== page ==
Probably the most valuable letters I say in an email at my first job… F/U.
Yup–follow-up. And that’s what we did. That was my job for the first three years post college. It was to follow-up. But it’s more than that, it’s actually two letters that define customer service.
But think about it–it’s the most undervalued part of customer service, the most forgotten and yet, the most valuable. No client, customer, patient, wants to be forgotten. It makes you feel like you spent money on a service or good, and no one cared how it went. For example, you order a dinner at a fancy restaurant. I don’t know about you, but I want my server to follow-up on how my food was, to see if I need anything, etc. I will actually spend MORE money, if I have an attentive server. The same goes for using a wedding planner, photographer, graphic designer… I want to know that the business I’m using is paying attention.
I find that when a business doesn’t follow up with me, I get annoyed…downright cranky. I feel like they took my money but don’t value me or my time. That’s what made my first boss so good at his job. It’s not natural talents, abilities, or superhuman powers that he possessed, but just being really good at customer service and doing it over… and over…and over again. That’s what makes such a great entrepreneur, a business owner. Because, at the end of the day, if you don’t have customers, you don’t have a business. And if you can’t perform 110% in serving customers, then you will not thrive in business.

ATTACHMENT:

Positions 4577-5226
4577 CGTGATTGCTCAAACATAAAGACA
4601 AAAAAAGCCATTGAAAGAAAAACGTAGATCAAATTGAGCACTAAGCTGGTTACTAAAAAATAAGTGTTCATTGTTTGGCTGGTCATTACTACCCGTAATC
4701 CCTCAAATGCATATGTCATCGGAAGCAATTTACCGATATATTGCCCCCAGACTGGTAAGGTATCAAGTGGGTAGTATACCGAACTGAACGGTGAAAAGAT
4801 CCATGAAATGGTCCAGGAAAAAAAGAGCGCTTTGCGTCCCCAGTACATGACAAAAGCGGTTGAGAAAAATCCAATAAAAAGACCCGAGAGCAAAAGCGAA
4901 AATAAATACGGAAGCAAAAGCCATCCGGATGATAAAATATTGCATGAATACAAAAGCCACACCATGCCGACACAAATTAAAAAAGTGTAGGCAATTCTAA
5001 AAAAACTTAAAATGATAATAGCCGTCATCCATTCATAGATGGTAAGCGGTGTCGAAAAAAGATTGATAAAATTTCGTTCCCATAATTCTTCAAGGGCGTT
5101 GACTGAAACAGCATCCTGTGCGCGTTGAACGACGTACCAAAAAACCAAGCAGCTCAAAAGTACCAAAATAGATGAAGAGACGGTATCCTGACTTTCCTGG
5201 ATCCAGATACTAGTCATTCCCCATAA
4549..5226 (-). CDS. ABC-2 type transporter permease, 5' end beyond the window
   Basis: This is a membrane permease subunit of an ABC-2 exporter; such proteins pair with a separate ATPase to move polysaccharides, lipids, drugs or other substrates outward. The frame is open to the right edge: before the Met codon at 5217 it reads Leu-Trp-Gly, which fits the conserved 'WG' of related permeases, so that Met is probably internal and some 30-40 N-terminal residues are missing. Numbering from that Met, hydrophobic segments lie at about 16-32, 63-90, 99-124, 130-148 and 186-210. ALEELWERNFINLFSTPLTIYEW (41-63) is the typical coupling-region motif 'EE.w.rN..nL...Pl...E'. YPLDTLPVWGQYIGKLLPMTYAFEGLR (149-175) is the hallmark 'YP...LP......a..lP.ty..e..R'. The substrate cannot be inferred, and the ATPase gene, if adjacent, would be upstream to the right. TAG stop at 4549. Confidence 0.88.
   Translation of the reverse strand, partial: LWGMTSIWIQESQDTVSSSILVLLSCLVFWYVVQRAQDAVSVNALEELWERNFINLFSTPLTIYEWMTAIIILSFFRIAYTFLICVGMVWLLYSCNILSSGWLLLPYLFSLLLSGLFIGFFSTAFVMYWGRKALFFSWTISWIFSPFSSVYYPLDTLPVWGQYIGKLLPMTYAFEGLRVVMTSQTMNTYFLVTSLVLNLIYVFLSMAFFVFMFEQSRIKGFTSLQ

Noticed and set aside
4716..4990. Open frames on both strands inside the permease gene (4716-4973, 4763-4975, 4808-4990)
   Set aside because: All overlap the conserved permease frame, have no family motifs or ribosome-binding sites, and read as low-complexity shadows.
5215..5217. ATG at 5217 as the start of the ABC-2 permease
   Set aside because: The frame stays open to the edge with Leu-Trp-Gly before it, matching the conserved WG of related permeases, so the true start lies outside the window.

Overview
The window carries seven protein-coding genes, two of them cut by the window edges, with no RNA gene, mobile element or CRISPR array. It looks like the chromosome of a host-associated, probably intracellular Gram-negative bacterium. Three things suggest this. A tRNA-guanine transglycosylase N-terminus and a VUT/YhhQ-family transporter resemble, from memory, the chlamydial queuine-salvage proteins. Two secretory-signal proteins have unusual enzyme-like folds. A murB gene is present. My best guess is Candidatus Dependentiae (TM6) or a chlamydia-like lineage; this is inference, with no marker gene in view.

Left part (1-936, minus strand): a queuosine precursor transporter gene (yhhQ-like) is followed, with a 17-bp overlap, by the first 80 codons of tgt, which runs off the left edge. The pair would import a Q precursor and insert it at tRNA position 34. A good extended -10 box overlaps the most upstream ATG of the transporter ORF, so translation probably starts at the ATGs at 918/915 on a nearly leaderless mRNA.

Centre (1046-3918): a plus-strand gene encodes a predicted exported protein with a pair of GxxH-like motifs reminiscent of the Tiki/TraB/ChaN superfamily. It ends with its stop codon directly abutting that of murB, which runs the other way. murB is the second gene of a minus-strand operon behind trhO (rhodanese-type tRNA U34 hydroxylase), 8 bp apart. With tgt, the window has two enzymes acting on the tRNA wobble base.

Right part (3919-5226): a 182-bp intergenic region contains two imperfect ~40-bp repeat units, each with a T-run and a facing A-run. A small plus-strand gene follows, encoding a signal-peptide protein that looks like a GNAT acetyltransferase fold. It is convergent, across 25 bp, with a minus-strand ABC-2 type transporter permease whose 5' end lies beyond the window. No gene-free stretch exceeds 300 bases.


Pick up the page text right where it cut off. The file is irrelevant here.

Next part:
So follow-up, touch base, and be on the offense with customers not the defense. You should be in front of them and anticipating their needs before they have them. Think of yourself as the server in the restaurant, expecting the next need, the next round of drinks, the coffee and dessert. Those are the best servers who get the best tips because they provide the best service, and that exemplifies good business.